Big Society Network made exaggerated claims in project funding application, newspaper claims

According to The Independent, the Big Lottery Fund awarded £1m to the BSN for its Britain's Personal Best project on the basis of its alleged strategic relationships with the IoF and Acevo

Britain's Personal Best
Britain's Personal Best

The Big Society Network overstated the support it had from organisations including the Institute of Fundraising and the charity leaders organisation Acevo in its funding application to the Big Lottery Fund for its doomed Britain’s Personal Best project, a national newspaper has reported.

The BSN was awarded almost £1m in April 2013 by the BLF for Britain’s Personal Best, which was planned to run a weekend of activities in October 2013 to build on the legacy of the 2012 Olympic Games.

But the weekend was unsuccessful and the BLF withdrew the grant, although most of the money had already been spent.

The Independent newspaper reported today that the funding application – submitted after the BLF had invited the BSN to apply under its "solicited bids" procedure – overstated the depth of its involvement with partners including the IoF, Acevo and the NHS Confederation.

A BLF spokeswoman confirmed that the application submitted by the BSN had described the IoF and Acevo as "strategic network partners".

The application said the arrangement with the IoF would provide "access to and engagement with the UK’s largest fundraising charities" such as Save the Children, Shelter and Scope.

A spokesman for the IoF said it had decided not to become an official partner of the project after funding had been awarded. "We were approached by the Big Society Network so it could outline the Britain’s Personal Best project to us," he said. "It was keen to talk to our members about Britain’s Personal Best to gauge their level of interest – part of our role at the institute is to introduce our members to new ideas.

"We put a sponsorship proposal to it to do a short presentation at our national convention and an invitation-only breakfast for senior fundraisers, which it did in July 2013.

"We were listed as a potential partner in the application form to the BLF, but with no advance commitment or agreement on future work. After the funding was awarded, we decided not to become an official partner because we did not want to commit to delivering the specific individual outcomes that it proposed."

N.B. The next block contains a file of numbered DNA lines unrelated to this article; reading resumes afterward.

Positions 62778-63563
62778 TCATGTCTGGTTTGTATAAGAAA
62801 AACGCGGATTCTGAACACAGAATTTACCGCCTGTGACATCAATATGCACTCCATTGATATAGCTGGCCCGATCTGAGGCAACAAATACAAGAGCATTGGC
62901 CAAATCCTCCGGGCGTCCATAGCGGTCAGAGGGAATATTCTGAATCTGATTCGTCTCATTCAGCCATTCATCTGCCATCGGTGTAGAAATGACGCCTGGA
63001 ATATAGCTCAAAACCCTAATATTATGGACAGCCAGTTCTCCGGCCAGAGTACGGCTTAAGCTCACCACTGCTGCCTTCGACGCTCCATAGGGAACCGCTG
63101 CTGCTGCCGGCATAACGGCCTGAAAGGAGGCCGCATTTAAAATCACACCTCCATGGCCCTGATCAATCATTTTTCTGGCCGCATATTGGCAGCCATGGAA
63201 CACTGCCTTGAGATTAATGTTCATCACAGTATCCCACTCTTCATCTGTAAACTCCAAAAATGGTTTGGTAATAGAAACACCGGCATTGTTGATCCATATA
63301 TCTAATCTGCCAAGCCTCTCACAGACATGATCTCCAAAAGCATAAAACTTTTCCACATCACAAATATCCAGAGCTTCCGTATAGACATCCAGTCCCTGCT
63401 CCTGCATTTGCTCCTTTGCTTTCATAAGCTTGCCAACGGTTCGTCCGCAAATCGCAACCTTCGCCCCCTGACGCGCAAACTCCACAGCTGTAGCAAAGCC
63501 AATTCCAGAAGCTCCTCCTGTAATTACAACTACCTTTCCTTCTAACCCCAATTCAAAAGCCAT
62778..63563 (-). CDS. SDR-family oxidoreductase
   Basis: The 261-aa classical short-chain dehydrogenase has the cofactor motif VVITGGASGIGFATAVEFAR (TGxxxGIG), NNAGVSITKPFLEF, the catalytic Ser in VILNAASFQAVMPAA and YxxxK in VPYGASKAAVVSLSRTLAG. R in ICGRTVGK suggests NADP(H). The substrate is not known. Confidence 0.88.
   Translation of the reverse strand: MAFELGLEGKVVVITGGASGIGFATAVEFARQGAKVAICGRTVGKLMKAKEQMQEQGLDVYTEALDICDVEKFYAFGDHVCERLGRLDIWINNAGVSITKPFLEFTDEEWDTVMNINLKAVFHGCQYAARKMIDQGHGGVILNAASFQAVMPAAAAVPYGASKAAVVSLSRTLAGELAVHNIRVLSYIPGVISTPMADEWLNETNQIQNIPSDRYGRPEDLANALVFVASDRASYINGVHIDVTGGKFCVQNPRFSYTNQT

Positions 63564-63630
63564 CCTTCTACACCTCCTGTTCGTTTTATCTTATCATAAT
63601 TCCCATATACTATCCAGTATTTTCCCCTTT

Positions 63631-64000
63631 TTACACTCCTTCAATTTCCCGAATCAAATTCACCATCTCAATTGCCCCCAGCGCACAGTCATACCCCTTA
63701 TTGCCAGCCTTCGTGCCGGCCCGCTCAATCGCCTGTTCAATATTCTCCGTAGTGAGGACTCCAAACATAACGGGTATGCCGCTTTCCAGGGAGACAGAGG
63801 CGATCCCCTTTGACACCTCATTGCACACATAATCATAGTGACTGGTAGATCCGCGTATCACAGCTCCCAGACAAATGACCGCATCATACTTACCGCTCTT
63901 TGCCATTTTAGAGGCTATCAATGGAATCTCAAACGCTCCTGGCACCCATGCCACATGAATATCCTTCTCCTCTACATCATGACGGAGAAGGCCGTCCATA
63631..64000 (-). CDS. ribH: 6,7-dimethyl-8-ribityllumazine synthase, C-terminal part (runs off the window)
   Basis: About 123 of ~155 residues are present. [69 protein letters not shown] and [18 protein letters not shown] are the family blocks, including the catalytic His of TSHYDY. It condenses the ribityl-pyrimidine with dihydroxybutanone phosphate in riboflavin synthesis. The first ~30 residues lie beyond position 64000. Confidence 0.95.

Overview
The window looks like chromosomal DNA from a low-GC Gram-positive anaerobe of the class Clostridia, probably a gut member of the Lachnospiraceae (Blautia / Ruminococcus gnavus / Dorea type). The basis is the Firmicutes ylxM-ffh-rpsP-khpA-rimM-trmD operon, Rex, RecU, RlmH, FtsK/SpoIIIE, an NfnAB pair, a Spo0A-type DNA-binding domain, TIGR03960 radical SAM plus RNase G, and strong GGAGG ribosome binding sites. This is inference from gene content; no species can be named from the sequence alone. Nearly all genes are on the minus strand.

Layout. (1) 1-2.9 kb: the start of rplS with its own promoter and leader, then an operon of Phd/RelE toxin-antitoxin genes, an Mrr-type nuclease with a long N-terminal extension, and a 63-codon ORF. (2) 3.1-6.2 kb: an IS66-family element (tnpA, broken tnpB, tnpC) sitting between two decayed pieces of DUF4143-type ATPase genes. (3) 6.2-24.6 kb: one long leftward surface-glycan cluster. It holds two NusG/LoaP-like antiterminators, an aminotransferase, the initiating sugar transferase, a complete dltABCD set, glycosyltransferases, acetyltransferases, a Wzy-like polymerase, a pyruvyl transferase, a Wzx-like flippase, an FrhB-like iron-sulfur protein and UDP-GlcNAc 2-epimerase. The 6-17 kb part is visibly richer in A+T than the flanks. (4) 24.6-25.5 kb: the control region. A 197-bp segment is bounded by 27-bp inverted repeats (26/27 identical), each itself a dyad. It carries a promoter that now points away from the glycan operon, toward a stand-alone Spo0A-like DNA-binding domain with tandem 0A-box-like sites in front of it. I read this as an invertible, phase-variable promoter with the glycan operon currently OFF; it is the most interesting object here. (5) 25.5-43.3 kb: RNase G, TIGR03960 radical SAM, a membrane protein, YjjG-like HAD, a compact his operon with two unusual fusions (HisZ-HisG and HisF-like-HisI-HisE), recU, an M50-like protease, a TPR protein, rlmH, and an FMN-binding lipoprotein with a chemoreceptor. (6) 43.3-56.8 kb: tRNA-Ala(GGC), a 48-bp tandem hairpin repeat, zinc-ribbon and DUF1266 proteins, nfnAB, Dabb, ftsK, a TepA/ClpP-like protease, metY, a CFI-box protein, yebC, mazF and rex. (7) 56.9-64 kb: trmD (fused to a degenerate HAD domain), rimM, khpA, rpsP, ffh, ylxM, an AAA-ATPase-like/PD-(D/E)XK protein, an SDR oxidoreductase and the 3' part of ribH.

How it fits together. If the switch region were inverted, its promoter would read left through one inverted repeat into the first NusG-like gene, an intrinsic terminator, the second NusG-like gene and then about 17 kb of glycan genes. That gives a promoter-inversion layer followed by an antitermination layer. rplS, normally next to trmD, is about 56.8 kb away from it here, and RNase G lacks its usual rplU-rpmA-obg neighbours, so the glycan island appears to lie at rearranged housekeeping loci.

A spokesman for Acevo said it had found working with the BSN difficult and would not do so again. He said his organisation had provided a quote for the press release issued about the project last year, but it did not recognise the language that was used in it to describe Acevo.

A statement issued to The Independent by the trustees of the BSN said: "The bid document for funding from the Big Lottery Fund on behalf of the Britain’s Personal Best programme was prepared rigorously and diligently over a nine-month period. The process involved consultations with a broad range of civil society organisations and other partners and at every stage during this period we worked with the Big Lottery Fund to respond to their requests to ensure that it met their specific requirements.

"The bid document was detailed, clear and transparent. The trustees are not aware of any political involvement at all in the process.

"All the partner organisations were known to the Big Lottery Fund and the bid proposal included precisely the contributions they agreed to make. Overall, the Britain’s Personal Best programme helped create thousands of positive experiences for the participants at the many events that were organised throughout the country, and we were disappointed we could not reach an agreement with the Big Lottery Fund on how to continue this work in the future."

The BLF spokeswoman said: "We recognise the bid was ambitious and funding it was a risk. Close monitoring and additional terms and conditions were included in the grant offer for that reason.

"The success of the project was highly dependent on successful engagement with a number of partners who had written to confirm their support to us. We put a number of measures in place to review and monitor progress made. We withdrew the grant once it became clear that the agreed outcomes were not going to be met."

She said letters of support from key partners had been received during the assessment process, including from those organisations that had now expressed concerns.

Andy Ricketts

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